Latent class analysis (LCA) is a statistical method with the goal of identifying mutually exclusive and exhaustive subgroups of individuals within a data set, based on participants’ pattern of responses to observed categorical items (Lanza, Collins, Lemmon, & Schafer, 2007). LCA falls under the umbrella of person-centered techniques because of its focus on identifying types or subgroups of people that are qualitatively different, as opposed to variable-centered techniques that focus on understanding relationships between variables and make the assumption that such relationships are the same for all people (Collins & Lanza, 2010). One of the beneficial aspects of LCA is its ability to distinguish and describe types of individuals using complex sets of variables. Examples include data that capture multilevel risk factors (i.e., individual, family, school, neighborhood) for future behavioral problems in children (Lanza, Rhoades, Nix, Greenburg, & the Conduct Problems Prevention Research Group, 2010) or multiple indicators of substance use among college students (Evans-Polce, Lanza, & Maggs, 2016). Models that specify a given number of latent classes, or subgroups, are compared to determine the number of classes that best describe the data, using fit indices (i.e., Akaiki information criteria [AIC] and Bayesian information criteria [BIC]) and interpretability as a guide (Collins & Lanza, 2010). Model parameters offer an understanding of the overall probability of membership in each class, as well as the probabilities of responses for each individual item included in the analysis (Collins & Lanza, 2010). The former gives insight as to the distribution of the latent classes, or prevalence of each subgroup (Lanza et al., 2010); the latter parameters aid in the interpretation of each latent class. That is, by understanding how likely members in each class are to respond to a set of items, researchers can identify the patterns that exist within those classes (Collins & Lanza, 2010). Advanced LCA models go beyond identifying and describing latent classes to predicting class membership by including covariates and multigroup LCA, which allows for a comparison of the model across different populations (Collins & Lanza, 2010). If longitudinal data are available, it is also possible to examine transitions in latent classes over time, a technique known as Latent Transition Analysis, or LTA (Collins & Lanza, 2010). One example would be to see if an intervention moves people from a high risk/risky behavior class to lower risk/less risky behavior classes.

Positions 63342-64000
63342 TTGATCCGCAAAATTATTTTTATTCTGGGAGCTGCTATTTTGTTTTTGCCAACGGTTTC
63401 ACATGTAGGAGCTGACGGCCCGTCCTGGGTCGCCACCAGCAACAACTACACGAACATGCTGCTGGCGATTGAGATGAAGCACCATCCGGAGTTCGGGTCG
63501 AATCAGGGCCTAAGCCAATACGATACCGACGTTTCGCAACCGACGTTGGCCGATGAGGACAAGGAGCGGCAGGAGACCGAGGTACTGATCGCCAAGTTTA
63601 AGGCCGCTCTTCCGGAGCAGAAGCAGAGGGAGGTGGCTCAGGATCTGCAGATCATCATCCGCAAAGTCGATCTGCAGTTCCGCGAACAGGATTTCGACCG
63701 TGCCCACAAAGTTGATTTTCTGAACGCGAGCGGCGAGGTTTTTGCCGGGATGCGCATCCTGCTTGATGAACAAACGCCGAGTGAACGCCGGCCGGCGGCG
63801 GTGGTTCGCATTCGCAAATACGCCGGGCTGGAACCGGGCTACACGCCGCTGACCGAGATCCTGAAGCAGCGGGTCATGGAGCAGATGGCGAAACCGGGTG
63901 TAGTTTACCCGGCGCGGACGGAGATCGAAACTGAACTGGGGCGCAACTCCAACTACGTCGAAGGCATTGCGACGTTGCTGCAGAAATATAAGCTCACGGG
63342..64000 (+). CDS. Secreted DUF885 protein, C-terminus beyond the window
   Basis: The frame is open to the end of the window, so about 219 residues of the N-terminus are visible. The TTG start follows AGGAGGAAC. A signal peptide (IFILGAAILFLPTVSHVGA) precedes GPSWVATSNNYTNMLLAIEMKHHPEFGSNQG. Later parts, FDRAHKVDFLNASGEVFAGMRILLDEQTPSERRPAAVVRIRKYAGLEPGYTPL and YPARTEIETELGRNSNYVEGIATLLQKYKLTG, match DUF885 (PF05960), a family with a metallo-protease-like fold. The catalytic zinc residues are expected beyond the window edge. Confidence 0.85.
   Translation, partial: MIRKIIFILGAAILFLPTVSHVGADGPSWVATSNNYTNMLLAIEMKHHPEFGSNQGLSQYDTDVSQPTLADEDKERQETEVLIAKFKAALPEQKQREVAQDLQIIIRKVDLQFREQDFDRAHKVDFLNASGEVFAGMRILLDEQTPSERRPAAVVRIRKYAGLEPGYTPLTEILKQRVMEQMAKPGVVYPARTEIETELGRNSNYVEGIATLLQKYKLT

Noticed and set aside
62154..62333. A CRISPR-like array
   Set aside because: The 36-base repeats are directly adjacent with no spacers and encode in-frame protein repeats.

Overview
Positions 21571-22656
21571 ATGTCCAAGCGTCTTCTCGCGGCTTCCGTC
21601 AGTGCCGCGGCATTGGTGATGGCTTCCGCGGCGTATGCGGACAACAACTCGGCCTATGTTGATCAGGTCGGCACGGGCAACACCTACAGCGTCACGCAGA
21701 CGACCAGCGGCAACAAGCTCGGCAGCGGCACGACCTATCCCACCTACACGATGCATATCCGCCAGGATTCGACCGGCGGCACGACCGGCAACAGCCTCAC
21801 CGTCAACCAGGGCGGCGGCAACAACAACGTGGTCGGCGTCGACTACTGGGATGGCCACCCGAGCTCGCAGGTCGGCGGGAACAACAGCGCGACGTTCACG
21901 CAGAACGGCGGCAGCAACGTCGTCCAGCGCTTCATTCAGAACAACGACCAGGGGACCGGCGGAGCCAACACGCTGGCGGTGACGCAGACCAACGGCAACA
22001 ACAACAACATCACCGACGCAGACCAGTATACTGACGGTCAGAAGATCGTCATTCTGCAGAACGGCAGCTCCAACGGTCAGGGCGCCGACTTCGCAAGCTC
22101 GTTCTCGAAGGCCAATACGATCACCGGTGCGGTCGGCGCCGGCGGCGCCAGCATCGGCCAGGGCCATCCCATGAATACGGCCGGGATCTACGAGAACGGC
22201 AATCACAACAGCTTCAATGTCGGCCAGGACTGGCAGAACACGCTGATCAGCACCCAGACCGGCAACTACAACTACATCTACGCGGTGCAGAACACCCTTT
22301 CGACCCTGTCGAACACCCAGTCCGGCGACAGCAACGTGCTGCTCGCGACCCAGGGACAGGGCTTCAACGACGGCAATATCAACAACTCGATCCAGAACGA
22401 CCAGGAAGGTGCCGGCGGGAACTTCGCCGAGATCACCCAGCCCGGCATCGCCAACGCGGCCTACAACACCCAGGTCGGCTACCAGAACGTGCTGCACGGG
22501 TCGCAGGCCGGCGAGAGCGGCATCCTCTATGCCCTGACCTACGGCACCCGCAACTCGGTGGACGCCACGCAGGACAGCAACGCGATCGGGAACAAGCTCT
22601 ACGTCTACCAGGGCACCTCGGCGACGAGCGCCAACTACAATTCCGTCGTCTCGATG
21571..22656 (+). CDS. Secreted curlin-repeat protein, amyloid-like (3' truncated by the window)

LCA and LTA have become increasingly popular in social science research over the past decade and application of these models could serve to expand research in the area of health communication and NET and TAI interventions. If we again consider TAI, which posits changes in behavior after intervention via changes in knowledge, skills, expectancies and norms, the application of LCA allows for an examination of the following research question: Are there subgroups of adolescents who share distinct patterns of knowledge, skills, and expectancies (i.e., core TAI constructs)? Using this technique, the number of subgroups that exists using indicators of TAI constructs could be determined and then interpreted through an examination of the response probabilities. If multiple, distinct groups are observed, researchers could consider developing tailored interventions that address these differences (e.g., varying levels of baseline knowledge, skills, expectancies, and norms). Alternatively, within the treatment group for a given intervention (e.g., REAL media), we could address questions such as this: Are levels of engagement and reflection in treatment group participants related to their baseline latent class membership core TAI constructs?

Multilevel Analysis